How the New Orleans restaurant industry is tackling substance abuse

Earlier this summer a group of chefs, restaurant workers and industry experts gathered one morning at Maypop in downtown New Orleans to discuss the topic on everyone's mind. It was July 24, and a little more than a month had passed since celebrated chef and globetrotting television host Anthony Bourdain committed suicide at age 61.

The adrenaline and drug-fueled kitchen culture depicted in Bourdain's celebrated culinary manifesto "Kitchen Confidential" may have come as a surprise for some outside the hospitality world, but those in the field knew well that the industry was — and still is — grappling with how to handle issues of substance abuse, mental health and addiction.

For chef Alex Harrell, rock bottom came in the form of a 36-hour drinking bender.

Then a 30-year-old chef at Ralph's on the Park, Harrell knew he had a drinking problem, and the catalyst could have been anything, he said. Following an argument with his wife, a day off of work spent drinking continued into the next day and a half. Harrell never showed up for his restaurant shift.

"That was it for me — that was (the) wake-up call," he said.

After apologizing to his employer and explaining his situation, Harrell checked into a 28-day outpatient rehabilitation program through St. Vincent de Paul that allowed him to attend counseling sessions in the morning before going to work at the restaurant each night. His bosses at the time encouraged him and allowed him the flexible schedule that made his treatment possible.

Harrell has been sober for 14 years, during which he opened the celebrated French Quarter restaurant Angeline and now runs the kitchen at The Elysian Bar in the Hotel Peter & Paul in the Faubourg Marigny. He's never relapsed and has become a mentor to others who struggle with similar issues.

"If you have issues and you want to continue in this business, you certainly can," Harrell said. "I want people to understand that it doesn't have to be part of a professional kitchen. If you want to continue pursuing a career in hospitality, it doesn't have to include alcohol."

At the July meeting, everyone agreed the time had come to create healthier kitchens.

The event was part of a Fair Kitchens (www.fairkitchens.com) initiative moderated by food writer and healthy kitchens advocate Kat Kinsman, founder of Chefs with Issues. The objective was to spark a conversation with local chefs about how to shift kitchen culture from something that's often regarded as grueling and toxic to a field that could be healthy and sustainable.

2018 has been a year of reckoning for the restaurant world: The shock following Bourdain's death and the repercussions of the #MeToo movement have led some chefs and restaurant owners to consider how to create healthier and more sustainable work environments for their employees. It's particularly important in New Orleans, where an estimated 89,000 people work in the hospitality field.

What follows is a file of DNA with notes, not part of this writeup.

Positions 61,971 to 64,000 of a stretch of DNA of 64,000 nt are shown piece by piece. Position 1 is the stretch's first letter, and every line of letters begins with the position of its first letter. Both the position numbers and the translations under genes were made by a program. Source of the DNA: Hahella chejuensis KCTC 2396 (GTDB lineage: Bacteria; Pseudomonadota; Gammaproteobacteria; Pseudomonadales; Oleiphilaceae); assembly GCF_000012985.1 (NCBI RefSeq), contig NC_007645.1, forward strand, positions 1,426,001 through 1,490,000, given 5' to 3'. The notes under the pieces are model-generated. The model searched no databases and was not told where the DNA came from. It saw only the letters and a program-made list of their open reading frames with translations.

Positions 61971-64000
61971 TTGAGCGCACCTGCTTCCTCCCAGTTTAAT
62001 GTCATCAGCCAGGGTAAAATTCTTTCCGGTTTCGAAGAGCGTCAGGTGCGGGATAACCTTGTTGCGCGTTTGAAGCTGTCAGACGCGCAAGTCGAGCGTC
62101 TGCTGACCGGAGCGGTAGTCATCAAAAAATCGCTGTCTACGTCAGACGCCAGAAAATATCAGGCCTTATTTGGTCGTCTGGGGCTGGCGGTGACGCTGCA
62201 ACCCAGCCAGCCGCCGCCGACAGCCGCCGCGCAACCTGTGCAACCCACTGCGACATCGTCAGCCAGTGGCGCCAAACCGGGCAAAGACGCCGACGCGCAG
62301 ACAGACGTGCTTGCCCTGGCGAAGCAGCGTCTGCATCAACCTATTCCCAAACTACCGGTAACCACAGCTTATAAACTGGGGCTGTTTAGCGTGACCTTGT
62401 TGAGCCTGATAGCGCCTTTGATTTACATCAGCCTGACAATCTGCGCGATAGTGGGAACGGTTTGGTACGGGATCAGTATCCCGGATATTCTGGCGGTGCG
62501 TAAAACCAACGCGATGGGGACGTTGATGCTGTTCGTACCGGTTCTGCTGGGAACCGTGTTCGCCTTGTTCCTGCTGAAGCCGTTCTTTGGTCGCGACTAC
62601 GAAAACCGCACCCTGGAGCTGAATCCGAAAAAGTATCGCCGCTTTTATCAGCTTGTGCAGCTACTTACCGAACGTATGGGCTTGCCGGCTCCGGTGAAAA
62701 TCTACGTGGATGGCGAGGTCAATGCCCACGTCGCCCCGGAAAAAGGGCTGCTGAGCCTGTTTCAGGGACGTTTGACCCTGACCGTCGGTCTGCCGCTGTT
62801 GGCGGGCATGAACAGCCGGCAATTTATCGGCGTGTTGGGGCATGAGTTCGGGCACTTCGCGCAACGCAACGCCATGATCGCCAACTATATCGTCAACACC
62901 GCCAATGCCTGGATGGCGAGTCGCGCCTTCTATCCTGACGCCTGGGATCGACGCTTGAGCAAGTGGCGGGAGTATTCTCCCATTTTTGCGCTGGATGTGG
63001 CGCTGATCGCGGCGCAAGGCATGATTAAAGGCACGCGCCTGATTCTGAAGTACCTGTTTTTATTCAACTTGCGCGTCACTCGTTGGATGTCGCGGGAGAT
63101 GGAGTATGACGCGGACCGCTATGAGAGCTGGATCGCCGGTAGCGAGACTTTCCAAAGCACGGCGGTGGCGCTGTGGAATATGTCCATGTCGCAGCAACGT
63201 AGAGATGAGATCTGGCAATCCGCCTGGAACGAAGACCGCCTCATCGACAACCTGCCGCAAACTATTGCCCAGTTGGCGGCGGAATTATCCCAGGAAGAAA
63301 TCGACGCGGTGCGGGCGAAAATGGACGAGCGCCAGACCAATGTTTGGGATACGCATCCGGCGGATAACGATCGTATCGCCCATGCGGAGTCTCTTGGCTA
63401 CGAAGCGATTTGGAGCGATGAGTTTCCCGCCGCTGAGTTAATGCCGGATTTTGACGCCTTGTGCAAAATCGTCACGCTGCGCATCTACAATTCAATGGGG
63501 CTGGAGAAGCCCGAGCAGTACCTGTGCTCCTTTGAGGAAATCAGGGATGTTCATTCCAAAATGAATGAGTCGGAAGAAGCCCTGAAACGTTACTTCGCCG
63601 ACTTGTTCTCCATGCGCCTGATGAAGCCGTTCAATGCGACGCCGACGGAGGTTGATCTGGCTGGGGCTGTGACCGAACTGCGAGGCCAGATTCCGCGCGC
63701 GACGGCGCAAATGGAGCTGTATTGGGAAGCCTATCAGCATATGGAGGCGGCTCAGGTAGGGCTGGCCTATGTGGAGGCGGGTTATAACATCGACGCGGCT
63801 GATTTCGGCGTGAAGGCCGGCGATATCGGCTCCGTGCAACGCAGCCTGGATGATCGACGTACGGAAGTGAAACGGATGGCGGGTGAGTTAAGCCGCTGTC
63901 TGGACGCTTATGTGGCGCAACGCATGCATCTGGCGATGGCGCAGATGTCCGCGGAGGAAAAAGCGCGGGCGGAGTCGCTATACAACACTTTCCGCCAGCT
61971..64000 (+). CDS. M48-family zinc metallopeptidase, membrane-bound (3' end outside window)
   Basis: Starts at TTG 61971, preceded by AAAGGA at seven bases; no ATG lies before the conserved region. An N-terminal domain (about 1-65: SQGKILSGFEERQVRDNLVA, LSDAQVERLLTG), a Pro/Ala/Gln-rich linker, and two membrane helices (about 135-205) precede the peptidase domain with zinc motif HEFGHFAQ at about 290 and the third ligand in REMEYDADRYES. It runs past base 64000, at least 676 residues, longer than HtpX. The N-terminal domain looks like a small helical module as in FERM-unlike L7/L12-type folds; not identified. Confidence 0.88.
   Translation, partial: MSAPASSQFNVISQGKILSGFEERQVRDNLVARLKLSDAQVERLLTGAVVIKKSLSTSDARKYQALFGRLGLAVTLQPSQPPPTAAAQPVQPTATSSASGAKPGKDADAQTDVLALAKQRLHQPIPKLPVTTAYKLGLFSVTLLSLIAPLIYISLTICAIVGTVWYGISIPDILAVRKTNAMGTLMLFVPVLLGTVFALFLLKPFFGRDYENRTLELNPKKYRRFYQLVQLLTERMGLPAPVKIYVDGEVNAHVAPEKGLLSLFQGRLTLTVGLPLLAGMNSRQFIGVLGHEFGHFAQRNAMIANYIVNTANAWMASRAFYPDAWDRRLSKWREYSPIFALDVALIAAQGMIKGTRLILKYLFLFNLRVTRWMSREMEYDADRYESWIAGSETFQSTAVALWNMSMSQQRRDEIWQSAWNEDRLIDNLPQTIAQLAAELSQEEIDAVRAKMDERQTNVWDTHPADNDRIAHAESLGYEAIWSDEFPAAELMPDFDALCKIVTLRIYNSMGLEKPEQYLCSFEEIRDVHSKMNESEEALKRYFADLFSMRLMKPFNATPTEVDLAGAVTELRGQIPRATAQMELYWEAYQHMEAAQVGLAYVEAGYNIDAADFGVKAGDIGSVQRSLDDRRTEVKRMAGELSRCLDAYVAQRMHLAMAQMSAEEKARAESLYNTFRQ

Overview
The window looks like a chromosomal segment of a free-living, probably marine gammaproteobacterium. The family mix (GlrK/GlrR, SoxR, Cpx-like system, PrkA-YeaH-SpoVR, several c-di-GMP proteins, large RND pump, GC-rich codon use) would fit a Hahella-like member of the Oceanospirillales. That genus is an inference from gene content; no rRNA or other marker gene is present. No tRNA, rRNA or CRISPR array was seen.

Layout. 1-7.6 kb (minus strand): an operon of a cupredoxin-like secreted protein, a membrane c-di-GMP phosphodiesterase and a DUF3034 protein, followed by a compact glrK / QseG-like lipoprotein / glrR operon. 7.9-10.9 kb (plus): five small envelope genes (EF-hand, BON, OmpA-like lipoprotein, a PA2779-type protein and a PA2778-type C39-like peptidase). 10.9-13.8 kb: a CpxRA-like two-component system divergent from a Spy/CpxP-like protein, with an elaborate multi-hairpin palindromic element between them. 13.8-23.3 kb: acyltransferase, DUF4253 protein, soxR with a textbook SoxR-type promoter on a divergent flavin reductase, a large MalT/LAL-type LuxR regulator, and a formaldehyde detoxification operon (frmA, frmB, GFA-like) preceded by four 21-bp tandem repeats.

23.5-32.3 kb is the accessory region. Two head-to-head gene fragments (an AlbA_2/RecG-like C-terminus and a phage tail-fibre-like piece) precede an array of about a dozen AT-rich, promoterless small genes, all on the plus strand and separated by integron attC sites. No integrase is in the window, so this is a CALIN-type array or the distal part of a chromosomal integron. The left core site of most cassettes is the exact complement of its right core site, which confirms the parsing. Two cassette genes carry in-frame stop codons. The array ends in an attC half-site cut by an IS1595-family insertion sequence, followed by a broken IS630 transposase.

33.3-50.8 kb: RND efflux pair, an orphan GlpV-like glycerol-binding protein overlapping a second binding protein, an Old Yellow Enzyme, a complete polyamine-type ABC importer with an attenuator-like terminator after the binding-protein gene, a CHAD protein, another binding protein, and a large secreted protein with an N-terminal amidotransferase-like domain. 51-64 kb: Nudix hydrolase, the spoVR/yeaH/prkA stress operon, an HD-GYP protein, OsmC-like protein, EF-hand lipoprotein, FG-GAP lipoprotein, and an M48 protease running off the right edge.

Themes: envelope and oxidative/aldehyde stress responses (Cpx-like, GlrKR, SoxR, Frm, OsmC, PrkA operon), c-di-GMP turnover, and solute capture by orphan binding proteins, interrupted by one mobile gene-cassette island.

At last year's Tales of the Cocktail convention, for instance, no alcohol was served at the opening party, and a new range of programming included topics of personal well-being: NARCAN training for opioid overdoses, yoga classes and Alcoholics Anonymous meetings. Chefs like Maypop's Michael Gulotta and Willa Jean's Kelly Fields have joined the Fair Kitchens movement and have been vocal advocates for the creation of healthier work environments in their own kitchens. Hospitality workers are getting involved in the movement by hosting sober networking events and creating private groups on social networking sites where members can discuss sensitive topics in a safe and confidential space without stigmatization. Meanwhile, labor organizing efforts among the city's service industry, from groups like the New Orleans Hospitality Workers Committee, are demanding better wages and health care.

"I worked places where they sent beers back to the kitchen every hour," said Tenney Flynn, chef and co-owner of French Quarter seafood restaurant GW Fins. "If the owners, the chef (and) the managers drink and do drugs (during work), it's carte blanche for everybody else."

Like Harrell, Flynn said getting sober 37 years ago was a life-saving decision. At the time he was drinking "25 to 40 beers a day" and going through 5 or 6 grams of cocaine a week.

"I couldn't get away with my shit anymore," he said. "If I hadn't gotten sober, I would have been long dead. It all revolves around that."

Though Flynn maintains a strict no-alcohol policy for his staff at the restaurant, he concedes many still struggle with addiction in the business, which he said may attract people with a predisposition to substance abuse.

"There are not that many jobs where you can work an eight-hour shift and get away with having five or six drinks," he said. "If you're a bartender, at least for a while, you can do that."

Dr. Arwen Podesta, a psychiatrist who specializes in treating addictions, sees many clients from the hospitality sector and said there may be biological traits connecting those who seek work in the profession and those who are genetically prone to develop substance abuse and struggle with mental health issues.

"There are a lot of high-risk takers that are overachievers — chefs and restaurant owners and front-of-the-house (employees)," Podesta said. "That in and of itself seems to have probably some biological linkage to a risk for substance disorders. Just the character of someone who comes into the restaurant industry … by virtue of having that character, you may have some biological factors that put you at risk."

Read the entire story featuring grantee New Orleans Hospitality Workers' Committee.